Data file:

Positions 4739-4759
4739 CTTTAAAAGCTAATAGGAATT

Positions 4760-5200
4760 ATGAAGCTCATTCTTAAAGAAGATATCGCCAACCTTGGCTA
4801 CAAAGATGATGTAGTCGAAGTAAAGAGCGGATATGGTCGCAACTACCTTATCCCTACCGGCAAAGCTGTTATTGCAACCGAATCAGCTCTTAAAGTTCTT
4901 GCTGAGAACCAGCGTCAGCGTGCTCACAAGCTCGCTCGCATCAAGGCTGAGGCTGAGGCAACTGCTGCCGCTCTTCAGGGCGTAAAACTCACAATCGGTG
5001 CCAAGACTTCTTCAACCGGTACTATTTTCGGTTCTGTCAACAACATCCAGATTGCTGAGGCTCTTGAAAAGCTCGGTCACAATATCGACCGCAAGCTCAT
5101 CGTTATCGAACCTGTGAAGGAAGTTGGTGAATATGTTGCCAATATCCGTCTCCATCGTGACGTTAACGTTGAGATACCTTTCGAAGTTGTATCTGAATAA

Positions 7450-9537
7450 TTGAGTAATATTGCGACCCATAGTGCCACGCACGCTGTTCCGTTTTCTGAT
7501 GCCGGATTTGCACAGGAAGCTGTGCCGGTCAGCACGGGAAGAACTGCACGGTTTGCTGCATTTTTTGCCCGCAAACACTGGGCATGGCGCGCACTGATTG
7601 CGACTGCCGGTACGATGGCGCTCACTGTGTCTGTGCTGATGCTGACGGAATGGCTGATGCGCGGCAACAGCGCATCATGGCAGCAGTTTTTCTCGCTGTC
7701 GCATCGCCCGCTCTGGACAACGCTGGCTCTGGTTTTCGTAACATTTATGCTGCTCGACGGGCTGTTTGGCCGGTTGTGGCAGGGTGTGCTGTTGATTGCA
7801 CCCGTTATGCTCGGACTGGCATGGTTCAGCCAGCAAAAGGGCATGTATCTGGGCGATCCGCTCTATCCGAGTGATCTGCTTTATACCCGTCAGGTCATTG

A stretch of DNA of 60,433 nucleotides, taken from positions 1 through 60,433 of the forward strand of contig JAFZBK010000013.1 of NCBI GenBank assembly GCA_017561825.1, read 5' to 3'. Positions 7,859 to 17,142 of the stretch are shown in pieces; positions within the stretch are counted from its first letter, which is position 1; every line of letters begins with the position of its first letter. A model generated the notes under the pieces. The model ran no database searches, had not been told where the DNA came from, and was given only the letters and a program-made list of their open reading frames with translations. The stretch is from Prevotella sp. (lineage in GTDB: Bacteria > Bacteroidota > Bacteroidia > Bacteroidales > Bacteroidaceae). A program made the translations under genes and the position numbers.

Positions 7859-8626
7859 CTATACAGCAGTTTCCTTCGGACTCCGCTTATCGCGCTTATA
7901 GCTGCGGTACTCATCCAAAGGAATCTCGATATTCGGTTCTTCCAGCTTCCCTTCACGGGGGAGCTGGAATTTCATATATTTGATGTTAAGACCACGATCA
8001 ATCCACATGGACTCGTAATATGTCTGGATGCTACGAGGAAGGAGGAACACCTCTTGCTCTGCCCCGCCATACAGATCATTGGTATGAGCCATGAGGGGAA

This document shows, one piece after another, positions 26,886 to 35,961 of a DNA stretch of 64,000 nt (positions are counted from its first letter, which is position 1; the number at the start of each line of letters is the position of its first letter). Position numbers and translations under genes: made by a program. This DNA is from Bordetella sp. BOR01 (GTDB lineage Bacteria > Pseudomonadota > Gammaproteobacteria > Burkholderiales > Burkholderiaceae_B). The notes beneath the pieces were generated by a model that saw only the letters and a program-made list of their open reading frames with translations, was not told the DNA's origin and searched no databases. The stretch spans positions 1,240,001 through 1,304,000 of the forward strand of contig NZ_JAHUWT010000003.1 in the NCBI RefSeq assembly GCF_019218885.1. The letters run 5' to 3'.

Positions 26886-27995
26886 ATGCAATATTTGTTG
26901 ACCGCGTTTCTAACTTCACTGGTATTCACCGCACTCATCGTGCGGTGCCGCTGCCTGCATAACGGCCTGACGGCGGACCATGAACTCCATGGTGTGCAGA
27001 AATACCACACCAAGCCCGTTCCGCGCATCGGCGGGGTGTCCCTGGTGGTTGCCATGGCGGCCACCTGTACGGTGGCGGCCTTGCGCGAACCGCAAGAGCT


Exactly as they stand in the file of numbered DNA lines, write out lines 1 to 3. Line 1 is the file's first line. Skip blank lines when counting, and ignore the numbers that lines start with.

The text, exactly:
Positions 4739-4759
4739 CTTTAAAAGCTAATAGGAATT

Positions 4760-5200